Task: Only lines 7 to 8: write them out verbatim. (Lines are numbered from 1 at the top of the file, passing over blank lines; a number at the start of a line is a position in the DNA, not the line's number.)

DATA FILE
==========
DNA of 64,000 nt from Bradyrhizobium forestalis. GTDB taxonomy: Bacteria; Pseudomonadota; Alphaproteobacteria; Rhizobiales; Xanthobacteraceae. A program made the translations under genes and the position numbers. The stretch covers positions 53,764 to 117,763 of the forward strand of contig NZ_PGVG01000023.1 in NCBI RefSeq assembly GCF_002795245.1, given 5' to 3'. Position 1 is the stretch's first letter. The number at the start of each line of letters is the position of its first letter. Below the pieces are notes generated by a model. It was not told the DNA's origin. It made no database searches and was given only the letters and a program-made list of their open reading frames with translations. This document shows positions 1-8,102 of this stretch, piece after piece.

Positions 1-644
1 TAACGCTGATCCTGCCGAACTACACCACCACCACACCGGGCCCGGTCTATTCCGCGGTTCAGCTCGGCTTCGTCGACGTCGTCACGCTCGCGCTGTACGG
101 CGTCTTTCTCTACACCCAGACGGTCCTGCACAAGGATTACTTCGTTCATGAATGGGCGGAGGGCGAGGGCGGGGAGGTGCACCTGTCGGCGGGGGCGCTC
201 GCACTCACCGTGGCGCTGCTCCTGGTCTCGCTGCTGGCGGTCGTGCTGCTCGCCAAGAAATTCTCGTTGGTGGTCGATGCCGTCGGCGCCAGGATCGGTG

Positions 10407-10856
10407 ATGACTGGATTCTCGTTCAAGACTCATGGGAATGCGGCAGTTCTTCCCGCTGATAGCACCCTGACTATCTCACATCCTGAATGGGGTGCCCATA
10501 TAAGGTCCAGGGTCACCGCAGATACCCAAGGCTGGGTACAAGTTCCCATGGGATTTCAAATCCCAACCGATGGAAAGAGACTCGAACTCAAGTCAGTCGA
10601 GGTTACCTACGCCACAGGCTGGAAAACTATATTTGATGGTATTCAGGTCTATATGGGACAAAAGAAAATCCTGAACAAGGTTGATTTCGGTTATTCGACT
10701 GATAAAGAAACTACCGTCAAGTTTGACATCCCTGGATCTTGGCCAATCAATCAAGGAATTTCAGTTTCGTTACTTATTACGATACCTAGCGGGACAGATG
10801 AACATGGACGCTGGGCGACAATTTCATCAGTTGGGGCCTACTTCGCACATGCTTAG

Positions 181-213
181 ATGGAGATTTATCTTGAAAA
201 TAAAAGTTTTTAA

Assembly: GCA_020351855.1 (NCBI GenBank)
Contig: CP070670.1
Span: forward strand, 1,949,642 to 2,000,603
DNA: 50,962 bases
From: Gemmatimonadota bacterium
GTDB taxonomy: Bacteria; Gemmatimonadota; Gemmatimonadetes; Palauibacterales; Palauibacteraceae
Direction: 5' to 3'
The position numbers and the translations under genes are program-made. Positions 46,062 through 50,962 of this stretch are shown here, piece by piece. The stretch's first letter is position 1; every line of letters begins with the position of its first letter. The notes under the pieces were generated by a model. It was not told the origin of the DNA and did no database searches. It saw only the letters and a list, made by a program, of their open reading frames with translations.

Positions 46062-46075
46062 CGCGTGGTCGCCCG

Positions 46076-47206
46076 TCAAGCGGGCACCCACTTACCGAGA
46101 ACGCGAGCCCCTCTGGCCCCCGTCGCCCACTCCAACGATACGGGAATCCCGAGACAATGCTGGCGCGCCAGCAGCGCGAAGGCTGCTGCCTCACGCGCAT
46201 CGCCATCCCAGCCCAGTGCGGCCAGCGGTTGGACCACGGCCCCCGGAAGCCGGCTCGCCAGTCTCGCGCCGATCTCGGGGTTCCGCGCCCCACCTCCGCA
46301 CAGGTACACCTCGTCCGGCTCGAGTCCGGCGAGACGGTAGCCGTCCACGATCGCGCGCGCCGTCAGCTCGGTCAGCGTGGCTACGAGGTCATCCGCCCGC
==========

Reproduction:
10407 ATGACTGGATTCTCGTTCAAGACTCATGGGAATGCGGCAGTTCTTCCCGCTGATAGCACCCTGACTATCTCACATCCTGAATGGGGTGCCCATA
10501 TAAGGTCCAGGGTCACCGCAGATACCCAAGGCTGGGTACAAGTTCCCATGGGATTTCAAATCCCAACCGATGGAAAGAGACTCGAACTCAAGTCAGTCGA